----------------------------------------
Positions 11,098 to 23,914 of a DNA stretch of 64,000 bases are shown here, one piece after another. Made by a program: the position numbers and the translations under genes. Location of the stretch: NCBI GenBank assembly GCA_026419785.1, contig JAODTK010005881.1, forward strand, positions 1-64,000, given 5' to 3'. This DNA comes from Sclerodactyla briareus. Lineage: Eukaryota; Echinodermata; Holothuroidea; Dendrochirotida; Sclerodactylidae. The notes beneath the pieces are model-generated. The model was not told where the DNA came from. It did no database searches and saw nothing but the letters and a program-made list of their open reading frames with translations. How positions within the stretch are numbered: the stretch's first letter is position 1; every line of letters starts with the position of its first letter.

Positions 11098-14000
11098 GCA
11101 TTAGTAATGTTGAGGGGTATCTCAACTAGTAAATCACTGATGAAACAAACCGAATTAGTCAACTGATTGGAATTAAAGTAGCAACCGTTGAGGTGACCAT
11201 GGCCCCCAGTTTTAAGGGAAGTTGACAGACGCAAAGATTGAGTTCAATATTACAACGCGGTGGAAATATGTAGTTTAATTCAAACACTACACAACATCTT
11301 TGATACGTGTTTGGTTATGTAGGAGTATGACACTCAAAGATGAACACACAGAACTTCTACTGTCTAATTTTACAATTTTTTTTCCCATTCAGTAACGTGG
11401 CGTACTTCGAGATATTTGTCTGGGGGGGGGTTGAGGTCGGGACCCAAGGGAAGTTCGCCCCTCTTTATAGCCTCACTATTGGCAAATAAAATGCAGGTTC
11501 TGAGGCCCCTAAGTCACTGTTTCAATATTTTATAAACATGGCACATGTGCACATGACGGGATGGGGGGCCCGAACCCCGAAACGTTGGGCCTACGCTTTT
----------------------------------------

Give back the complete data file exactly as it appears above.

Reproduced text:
Positions 11,098 to 23,914 of a DNA stretch of 64,000 bases are shown here, one piece after another. Made by a program: the position numbers and the translations under genes. Location of the stretch: NCBI GenBank assembly GCA_026419785.1, contig JAODTK010005881.1, forward strand, positions 1-64,000, given 5' to 3'. This DNA comes from Sclerodactyla briareus. Lineage: Eukaryota; Echinodermata; Holothuroidea; Dendrochirotida; Sclerodactylidae. The notes beneath the pieces are model-generated. The model was not told where the DNA came from. It did no database searches and saw nothing but the letters and a program-made list of their open reading frames with translations. How positions within the stretch are numbered: the stretch's first letter is position 1; every line of letters starts with the position of its first letter.

Positions 11098-14000
11098 GCA
11101 TTAGTAATGTTGAGGGGTATCTCAACTAGTAAATCACTGATGAAACAAACCGAATTAGTCAACTGATTGGAATTAAAGTAGCAACCGTTGAGGTGACCAT
11201 GGCCCCCAGTTTTAAGGGAAGTTGACAGACGCAAAGATTGAGTTCAATATTACAACGCGGTGGAAATATGTAGTTTAATTCAAACACTACACAACATCTT
11301 TGATACGTGTTTGGTTATGTAGGAGTATGACACTCAAAGATGAACACACAGAACTTCTACTGTCTAATTTTACAATTTTTTTTCCCATTCAGTAACGTGG
11401 CGTACTTCGAGATATTTGTCTGGGGGGGGGTTGAGGTCGGGACCCAAGGGAAGTTCGCCCCTCTTTATAGCCTCACTATTGGCAAATAAAATGCAGGTTC
11501 TGAGGCCCCTAAGTCACTGTTTCAATATTTTATAAACATGGCACATGTGCACATGACGGGATGGGGGGCCCGAACCCCGAAACGTTGGGCCTACGCTTTT